The De Genova affair

Stuart Lawrence stuartwl at
Mon Mar 31 15:21:04 MST 2003

Louis, you raised this matter in terms of "threats to antiwar
professors" but both Foner and Bollinger asserted that academic freedom
wasn't at issue, only the political stupidity and insensitivity of De
Genova's statements. What makes you so certain that De Genova's tenure
and career are so imperiled? You seem intent on waving the bloody shirt
while De Genova's still only slightly bruised.

Since De Genova's statements could have been predicted to capture 100%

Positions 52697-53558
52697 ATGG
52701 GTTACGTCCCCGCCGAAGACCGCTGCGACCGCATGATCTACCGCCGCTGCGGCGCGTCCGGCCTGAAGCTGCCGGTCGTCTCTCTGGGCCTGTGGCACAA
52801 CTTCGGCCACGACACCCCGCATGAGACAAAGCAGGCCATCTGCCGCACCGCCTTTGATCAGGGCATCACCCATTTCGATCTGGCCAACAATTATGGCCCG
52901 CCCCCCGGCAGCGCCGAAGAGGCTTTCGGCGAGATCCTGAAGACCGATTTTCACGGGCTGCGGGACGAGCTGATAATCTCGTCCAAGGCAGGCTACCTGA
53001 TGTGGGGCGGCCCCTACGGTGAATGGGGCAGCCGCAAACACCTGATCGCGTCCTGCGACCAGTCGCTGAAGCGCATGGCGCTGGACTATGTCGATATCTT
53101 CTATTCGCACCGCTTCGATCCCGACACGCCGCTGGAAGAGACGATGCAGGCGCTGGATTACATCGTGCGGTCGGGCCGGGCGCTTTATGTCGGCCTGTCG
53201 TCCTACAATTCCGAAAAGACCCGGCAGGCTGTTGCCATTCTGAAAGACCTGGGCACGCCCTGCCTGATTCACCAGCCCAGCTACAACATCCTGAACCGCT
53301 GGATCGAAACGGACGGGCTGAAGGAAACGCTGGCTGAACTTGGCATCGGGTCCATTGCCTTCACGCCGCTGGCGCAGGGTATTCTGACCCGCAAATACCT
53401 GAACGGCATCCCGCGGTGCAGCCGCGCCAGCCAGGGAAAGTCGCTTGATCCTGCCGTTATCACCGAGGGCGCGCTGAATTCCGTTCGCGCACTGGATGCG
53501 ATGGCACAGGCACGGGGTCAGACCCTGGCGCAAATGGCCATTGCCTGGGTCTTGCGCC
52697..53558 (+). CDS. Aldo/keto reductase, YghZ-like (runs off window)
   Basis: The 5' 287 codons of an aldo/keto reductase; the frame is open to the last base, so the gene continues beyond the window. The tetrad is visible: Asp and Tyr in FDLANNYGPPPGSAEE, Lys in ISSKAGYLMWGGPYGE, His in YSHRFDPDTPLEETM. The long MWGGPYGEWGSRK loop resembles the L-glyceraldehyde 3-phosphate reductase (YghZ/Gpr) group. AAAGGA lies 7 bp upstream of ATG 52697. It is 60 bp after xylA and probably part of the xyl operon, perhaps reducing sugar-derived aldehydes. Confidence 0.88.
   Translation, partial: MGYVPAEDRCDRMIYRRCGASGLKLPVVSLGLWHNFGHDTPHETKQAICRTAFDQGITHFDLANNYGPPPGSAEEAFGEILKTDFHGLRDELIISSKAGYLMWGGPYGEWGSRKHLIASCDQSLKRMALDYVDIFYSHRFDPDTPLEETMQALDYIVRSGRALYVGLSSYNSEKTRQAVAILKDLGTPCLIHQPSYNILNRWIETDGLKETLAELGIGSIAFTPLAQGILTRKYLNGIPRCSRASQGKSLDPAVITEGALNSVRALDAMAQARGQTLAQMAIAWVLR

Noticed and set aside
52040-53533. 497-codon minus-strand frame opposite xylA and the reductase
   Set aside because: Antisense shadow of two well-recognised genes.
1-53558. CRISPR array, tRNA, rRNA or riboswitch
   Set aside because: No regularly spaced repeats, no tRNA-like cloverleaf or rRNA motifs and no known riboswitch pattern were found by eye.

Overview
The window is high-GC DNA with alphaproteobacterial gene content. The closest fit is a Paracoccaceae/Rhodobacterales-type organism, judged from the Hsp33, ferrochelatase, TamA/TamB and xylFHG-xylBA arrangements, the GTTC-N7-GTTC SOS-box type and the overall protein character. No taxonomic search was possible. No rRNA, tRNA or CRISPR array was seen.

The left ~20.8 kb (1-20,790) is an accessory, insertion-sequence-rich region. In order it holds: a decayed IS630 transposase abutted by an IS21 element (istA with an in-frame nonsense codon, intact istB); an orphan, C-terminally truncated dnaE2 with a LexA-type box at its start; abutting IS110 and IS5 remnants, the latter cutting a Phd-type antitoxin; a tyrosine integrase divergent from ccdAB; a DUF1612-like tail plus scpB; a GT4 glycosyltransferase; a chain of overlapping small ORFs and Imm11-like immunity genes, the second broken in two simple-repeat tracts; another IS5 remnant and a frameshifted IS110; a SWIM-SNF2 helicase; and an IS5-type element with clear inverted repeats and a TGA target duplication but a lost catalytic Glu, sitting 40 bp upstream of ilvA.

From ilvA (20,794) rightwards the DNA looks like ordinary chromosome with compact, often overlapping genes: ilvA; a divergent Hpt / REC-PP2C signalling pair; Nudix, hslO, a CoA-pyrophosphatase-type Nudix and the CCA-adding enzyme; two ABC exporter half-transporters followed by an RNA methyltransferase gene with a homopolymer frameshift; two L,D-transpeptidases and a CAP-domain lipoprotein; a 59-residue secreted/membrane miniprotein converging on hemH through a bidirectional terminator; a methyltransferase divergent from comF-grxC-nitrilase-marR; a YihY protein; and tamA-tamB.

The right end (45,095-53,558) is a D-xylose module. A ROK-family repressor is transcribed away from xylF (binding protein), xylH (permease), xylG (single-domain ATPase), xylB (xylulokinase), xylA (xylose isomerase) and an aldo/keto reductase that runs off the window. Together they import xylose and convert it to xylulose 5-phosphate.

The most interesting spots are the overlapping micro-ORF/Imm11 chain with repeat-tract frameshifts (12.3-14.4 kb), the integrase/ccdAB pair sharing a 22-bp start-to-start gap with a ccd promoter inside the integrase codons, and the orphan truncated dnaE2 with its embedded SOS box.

of the attention given to the teach-in, knowingly giving him the
opportunity to make them would have been a mistake, and saying nothing
to disavow them would have been taken as endorsement of them. So I have
to agree with Eric Foner on this one. As much as I sympathize with the
analysis and sentiment behind what De Genova said, I think it is just
plain idiotic to have said what he did if the teach-in was meant to help
shift opinions about the war.

How different is Foner's logic from Louis': "We have to isolate such
opinions in the movement because they interfere with the deadly serious
goals we have set for ourselves, namely the mass mobilization of the
people of the world against imperialist war."


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